JW Marriott Venice Resort & Spa by Matteo Thun & Partners

Architects : Matteo Thun & Partners
Services provides: Masterplan, Architecture, Landscape Design

 Matteo Thun

Matteo Thun, architect and designer, was born in Bolzano in 1952. He studied at the Salzburg Academy with Oskar Kokoschka and at the University of Florence. After meeting Ettore Sottsass, he became a co-founder of the ‘Memphis’ group in Milan and was a partner at Sottsass Associati from 1980 to 1984.

He was a professor of design at the University of Applied Arts in Vienna (Hochschule für Angewandte Kunst, Wien)  from 1983 to 2000. In 1984 he opened his own studio in Milan and became the Art Director for Swatch from 1990 to 1993.

An encounter with Luca Colombo and Antonio Rodriguez led to the founding of Matteo Thun & Partners in 2001, which was later organized into the companies MTLC, MTD-R and MTD-R China. These different creative entities develop projects in the fields of architecture, interior design and product design. The companies employ around seventy professionals, including architects, designers and graphic designers.

“History for the Future” in the Thun Family

Click to access eng_thun_family_short.pdf

JW Marriott Venice Resort & Spa

Location : Venice (IT)
Chronologie: 2011 – 2015
Building area : 13,000 m²
Client: Private client

AWARDS: World Travel Award – Europe’s Leading New Hotel 2015, Senses Wellness Award 2015 – Best New European Spa, Wellness Travel Awards 2015 – Best for Beauty and Best for the WOW Factor, MIPIM Award 2016 – Best Hotel & Tourism Resort, Hospitality Design Award, World Luxury Spa Award 2016, Italian Pool Award 2016, European Hotel Design Award 2016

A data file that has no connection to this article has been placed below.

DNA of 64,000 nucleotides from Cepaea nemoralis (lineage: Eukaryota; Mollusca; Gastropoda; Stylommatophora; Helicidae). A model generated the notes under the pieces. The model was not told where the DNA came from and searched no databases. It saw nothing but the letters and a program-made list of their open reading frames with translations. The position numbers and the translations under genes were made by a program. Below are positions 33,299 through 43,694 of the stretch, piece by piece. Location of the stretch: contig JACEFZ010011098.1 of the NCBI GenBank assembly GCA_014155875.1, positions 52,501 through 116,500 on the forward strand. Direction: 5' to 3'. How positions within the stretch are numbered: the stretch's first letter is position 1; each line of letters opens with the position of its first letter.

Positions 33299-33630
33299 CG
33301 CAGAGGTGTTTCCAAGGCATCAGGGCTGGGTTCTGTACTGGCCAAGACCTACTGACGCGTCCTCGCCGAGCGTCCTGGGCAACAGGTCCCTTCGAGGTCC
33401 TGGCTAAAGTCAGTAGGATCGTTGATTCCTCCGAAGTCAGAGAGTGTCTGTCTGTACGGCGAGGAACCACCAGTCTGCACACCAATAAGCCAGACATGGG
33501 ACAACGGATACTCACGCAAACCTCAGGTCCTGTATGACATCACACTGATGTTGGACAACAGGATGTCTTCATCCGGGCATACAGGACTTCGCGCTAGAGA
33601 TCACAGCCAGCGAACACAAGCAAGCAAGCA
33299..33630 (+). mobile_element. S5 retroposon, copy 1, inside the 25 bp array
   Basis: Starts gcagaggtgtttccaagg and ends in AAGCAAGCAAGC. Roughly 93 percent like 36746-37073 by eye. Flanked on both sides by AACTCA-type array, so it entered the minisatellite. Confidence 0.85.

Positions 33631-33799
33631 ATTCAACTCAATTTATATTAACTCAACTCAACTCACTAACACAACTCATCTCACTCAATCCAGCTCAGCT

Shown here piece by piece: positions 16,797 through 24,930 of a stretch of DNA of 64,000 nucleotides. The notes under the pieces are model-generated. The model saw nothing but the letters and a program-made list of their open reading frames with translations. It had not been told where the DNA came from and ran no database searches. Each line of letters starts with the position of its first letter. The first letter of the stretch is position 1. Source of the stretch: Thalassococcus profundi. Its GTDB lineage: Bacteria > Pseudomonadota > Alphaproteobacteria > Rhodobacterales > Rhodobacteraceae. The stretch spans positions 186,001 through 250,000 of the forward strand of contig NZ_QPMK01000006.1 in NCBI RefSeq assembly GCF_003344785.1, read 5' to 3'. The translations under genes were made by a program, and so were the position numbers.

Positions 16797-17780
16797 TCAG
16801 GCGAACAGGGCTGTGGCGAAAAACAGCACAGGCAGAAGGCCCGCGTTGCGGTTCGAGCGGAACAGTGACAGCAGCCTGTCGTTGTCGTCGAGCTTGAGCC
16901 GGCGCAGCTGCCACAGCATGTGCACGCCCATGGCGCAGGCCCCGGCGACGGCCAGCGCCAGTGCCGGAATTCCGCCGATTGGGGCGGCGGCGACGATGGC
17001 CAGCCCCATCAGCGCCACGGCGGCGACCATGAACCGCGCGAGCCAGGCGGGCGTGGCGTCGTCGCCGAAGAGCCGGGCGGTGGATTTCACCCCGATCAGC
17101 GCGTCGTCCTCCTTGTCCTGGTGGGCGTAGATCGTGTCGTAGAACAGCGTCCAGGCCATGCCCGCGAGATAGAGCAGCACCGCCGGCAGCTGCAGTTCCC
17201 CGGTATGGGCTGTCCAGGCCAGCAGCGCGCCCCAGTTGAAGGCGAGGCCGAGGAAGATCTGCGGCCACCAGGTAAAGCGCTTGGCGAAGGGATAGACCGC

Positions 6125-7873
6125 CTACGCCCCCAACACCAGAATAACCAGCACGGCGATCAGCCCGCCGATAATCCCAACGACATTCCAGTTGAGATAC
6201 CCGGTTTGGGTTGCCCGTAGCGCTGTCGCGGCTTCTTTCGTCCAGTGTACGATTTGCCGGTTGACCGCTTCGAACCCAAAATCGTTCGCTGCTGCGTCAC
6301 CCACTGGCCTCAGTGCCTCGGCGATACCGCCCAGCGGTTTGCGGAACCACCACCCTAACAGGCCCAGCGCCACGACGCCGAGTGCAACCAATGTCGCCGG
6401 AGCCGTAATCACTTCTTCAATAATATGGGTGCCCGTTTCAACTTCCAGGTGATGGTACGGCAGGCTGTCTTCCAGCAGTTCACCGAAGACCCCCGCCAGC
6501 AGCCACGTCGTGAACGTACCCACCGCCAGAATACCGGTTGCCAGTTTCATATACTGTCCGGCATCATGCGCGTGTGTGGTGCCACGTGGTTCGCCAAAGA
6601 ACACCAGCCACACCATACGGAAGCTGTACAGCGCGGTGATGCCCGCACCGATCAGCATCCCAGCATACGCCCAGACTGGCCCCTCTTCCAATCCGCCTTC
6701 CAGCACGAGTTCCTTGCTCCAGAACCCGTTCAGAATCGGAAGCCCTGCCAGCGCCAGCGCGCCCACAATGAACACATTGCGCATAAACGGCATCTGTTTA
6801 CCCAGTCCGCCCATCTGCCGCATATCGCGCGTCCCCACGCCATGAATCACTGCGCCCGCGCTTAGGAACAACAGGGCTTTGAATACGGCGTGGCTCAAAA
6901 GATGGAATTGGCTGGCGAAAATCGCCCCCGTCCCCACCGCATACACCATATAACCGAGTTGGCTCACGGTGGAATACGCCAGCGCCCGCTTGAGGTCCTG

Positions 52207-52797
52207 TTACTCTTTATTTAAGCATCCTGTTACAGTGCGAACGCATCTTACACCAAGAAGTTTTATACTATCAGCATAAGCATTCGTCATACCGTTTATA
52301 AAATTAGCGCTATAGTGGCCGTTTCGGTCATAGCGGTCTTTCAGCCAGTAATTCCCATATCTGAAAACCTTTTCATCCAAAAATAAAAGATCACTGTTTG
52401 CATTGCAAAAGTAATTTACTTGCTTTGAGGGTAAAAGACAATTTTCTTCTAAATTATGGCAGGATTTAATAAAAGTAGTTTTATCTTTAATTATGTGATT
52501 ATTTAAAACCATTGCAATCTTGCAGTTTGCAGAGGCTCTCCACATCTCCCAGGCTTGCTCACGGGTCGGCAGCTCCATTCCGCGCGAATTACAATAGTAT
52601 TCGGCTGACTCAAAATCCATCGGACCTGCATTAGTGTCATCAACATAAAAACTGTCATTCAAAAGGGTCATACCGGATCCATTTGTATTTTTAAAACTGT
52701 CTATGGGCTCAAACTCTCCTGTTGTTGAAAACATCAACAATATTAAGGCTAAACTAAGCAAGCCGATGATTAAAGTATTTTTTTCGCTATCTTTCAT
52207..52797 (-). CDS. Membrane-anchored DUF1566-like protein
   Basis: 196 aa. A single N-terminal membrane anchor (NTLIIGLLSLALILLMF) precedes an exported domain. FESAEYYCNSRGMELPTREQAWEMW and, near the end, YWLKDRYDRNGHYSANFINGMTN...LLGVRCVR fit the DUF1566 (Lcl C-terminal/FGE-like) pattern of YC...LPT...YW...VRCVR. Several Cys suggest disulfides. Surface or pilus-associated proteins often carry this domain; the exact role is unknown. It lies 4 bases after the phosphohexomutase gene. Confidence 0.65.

Zero CO2                            Energy management; lower CO2emissions.
Zero Km                        Nearness of construction materials; local skills.

Zero Waste                   Life-cycle management: how to manage the life cycle of                                                     materials in the building process, how to build and how to                                                                 remove.


A Luxury Resort

In the Venetian lagoon, an artificial island is transformed into a luxury resort and park. The island, which is a state-protected landscape, has a number of early-twentieth-century buildings, including a hospital and service buildings. The project’s complexity is managed through a shift in scale from the macro (masterplan) to the micro (details).

The Masterplan, Renewal, and Landscape Design

The masterplan reorganizes the island into three main parts, each defined by its green areas.

The area of the ex-hospital (1936) becomes a luxury hotel, with 230 contemporary Venetian-style suites, a spacious rooftop terrace, an outdoor pool, and a panoramic restaurant. Adjacent to it is a convention center and an Art Nouveau brick residence converted into a stylish holiday villa with a garden and spectacular views of Venice; behind this, the old hospital’s formal gardens are maintained to enhance the island’s scenery.

The next green belt includes various brick pavilions, preserved according to the “box in a box” principle: building inside without touching the old walls in order to protect the historic character of the buildings as encouraged by the latest heritage conservation guidelines. The Maisonette, offices, suites, spa, and staff accommodations are situated in these longitudinal areas.

Beyond the Olive Grove, a geometrical garden opens onto a large vegetable garden serving the resort’s restaurants. A third green belt is planted with turnips and used for soil regeneration.

“Three Zero” Village

The project’s focus on the lagoonscape—water, slowness, and silence—is linked to consistent choices of locally available materials (brick and tiles, glass, mirrors, and Venetian textiles) in a contemporary key, without any sense of nostalgia or historicism. It is a unique place that caters to the upmarket tourist who wants an outstanding location offering “luxury through subtraction.” Away from the noise and bustle, and above all, without creating useless waste.

JW Marriott Venice Spa & Resort is, in fact, an innovative luxury resort, a “three zero” village, both in its construction and in its subsequent management: zero kilometers, zero CO2, zero waste.


Matteo Thun

JW Marriott Venice Resort & Spa – Interior









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